Merlin uses the power over life and death to kill Nimueh and save Gaius.

To save a life, there must be a death. The balance of the world must be restored.
Nimueh to Merlin[src]

The power over life and death is a form of magic that lies at the very heart of the Old Religion. It can be used to revive people who are dying or to create an entirely new life, as long as another life is given in return.

Rules and Effects[edit | edit source]

The power of life and death could be used both to save a life and to create one, as long as another life was given in return. It could even be used to allow a barren woman to conceive (Excalibur).

However, the use of this magic carried a heavy price. According to Nimueh, not even a High Priestess had the power to mirror life itself while giving nothing in return. As such, another life had to be sacrificed in order to restore the balance of the world, and once a life-for-a-life bargain was struck it could not be undone (Le Morte d'Arthur).

This made the power over life and death a very dangerous form of magic to use, mainly because of its fatal and potentially unpredictable results. For example, when Uther Pendragon asked Nimueh to use this power to allow his wife Ygraine to conceive, Ygraine's life was taken in return. Grief-stricken, Uther blamed magic itself for her death and instigated the Great Purge (Excalibur).

According to Nimueh, Ygraine's death was not her choice but merely the law of magic. However, it has been implied that she may have been more culpable than she cared to admit. When Arthur was bitten by the Questing Beast, Merlin went to Nimueh and bartered his own life for the prince's but his mother was nearly killed instead. When he confronted her about this, she replied, "The Old Religion does not care who lives and who dies. Only that the balance of the world is restored." This may imply that choosing who was sacrificed for whom was entirely up to the user's discretion, which is supported by the fact that she had no trouble ensuring that Gaius's life would be traded for Hunith's (Le Morte d'Arthur).

Methods of Use[edit | edit source]

Nimueh with the Cup of Life.

The power over life and death is a very powerful form of magic that could only be achieved by powerful sorcerers. Merlin and the High Priestess Nimueh are the only known individuals to have mastered it. The Questing Beast also carried this power.

As servants of the Old Religion, it has been speculated that all High Priestesses possess this power, but neither Morgause nor Morgana ever demonstrated any knowledge of it.

There are many ways in which the Old Religion (or those who serve it) have control over life and death. Nimueh was shown to use the Cup of Life to both revive the dying and to kill an intended sacrifice. She also presumably called upon the Old Religion to strike another sacrifice with an incurable disease.

Merlin, however, used neither of these methods. When he discovered that Nimueh had sacrificed Gaius, he summoned a storm and struck down the High Priestess with lightning, trading her life for his. It is unknown whether he instinctively used his magic to do this or called upon the power of the Old Religion (Le Morte d'Arthur).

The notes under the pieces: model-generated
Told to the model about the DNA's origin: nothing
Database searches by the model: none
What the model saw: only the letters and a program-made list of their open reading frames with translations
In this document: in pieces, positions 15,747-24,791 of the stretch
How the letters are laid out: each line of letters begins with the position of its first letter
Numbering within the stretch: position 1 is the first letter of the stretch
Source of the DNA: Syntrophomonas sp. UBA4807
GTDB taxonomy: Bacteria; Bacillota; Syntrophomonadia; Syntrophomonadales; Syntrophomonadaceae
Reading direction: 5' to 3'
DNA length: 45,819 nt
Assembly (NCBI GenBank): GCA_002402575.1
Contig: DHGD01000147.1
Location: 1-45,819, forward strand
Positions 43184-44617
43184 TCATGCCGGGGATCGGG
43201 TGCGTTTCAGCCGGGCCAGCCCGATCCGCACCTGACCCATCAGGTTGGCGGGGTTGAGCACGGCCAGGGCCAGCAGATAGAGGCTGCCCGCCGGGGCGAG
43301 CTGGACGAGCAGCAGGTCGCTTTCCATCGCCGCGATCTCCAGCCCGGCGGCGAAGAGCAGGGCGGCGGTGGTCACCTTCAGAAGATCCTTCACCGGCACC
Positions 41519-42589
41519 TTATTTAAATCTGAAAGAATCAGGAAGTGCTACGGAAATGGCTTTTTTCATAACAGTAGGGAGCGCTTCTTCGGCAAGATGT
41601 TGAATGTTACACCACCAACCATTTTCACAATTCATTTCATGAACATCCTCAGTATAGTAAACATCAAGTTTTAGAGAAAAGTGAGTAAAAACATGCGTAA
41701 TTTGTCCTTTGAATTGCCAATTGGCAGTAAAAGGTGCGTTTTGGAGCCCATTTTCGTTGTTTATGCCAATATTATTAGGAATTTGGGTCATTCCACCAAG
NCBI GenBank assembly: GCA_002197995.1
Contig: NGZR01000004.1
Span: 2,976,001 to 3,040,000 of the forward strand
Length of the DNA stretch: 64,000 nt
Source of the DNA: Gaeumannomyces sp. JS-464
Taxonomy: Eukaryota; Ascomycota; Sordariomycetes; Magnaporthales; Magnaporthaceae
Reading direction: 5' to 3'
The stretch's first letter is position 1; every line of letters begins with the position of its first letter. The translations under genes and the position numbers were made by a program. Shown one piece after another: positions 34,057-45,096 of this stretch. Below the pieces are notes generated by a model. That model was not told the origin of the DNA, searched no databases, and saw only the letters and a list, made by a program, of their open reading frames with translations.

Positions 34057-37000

Exceptions To The Rule[edit | edit source]

Nimueh once told Merlin that to save a life, another life had to be given in return in order maintain the balance of the world. However, there are apparently exceptions to this rule, as magic has been used to heal a number of potentially fatal injuries without any known consequence:

  • It is unknown whether the power of life and death was involved in the creation of the Afanc, but no one is known to have died from it (The Mark of Nimueh).
  • Edwin Muirden used magic to extract his beetle from Morgana's ear (thus curing her and saving her life) and Merlin later did the same for Uther. Nobody is known to have died as a result (A Remedy to Cure All Ills).
  • Balinor used magic to heal Arthur's badly infected battle wound. Nobody is known to have died as a result (The Last Dragonlord).
  • Kilgharrah used an enchantment to heal Merlin after he was stung by a Serket. Nobody is known to have died as a result (The Tears of Uther Pendragon).
  • Taliesin used magic to heal Arthur after he was struck by a poisoned arrow. Nobody is known to have died as a result (The Crystal Cave).
  • Merlin used magic to heal Morgana's skull fracture. Nobody is known to have died as a result (The Crystal Cave).
  • The Druids used the Cup of Life to bring Sir Leon back from the brink of death. Nobody is known to have died as a result (The Coming of Arthur).
  • The Vilia used their magic to heal Merlin of the effects of the Dorocha's touch. Nobody is known to have died as a result (The Darkest Hour).
    • As no one else has ever survived a Dorocha attack, it's possible that Merlin's magic was what saved him in the first place.
  • Merlin attempted to heal Uther of his fatal stab wound. There was no implication that a sacrifice was needed for this (The Wicked Day).
  • Merlin used his magic to create a butterfly. It is unknown whether the power over life and death was involved in this, but no one is known to have died from it (The Diamond of the Day).

Considering these exceptions, it's possible that power over life and death (and therefore a sacrifice) is only needed to revive a victim when the power itself has caused their death. For example, because the Questing Beast was a creature conjured by the powers of the Old Religion, only the same ancient magic had the power to cure its bite (Le Morte d'Arthur).

There is no indication that the power of life and death is involved in Necromancy, nor that is has any relation to magic that is used to reanimate corpses or skeletons, unnaturally prolong life, preserve the soul, or gain immortality.

Gallery[edit | edit source]

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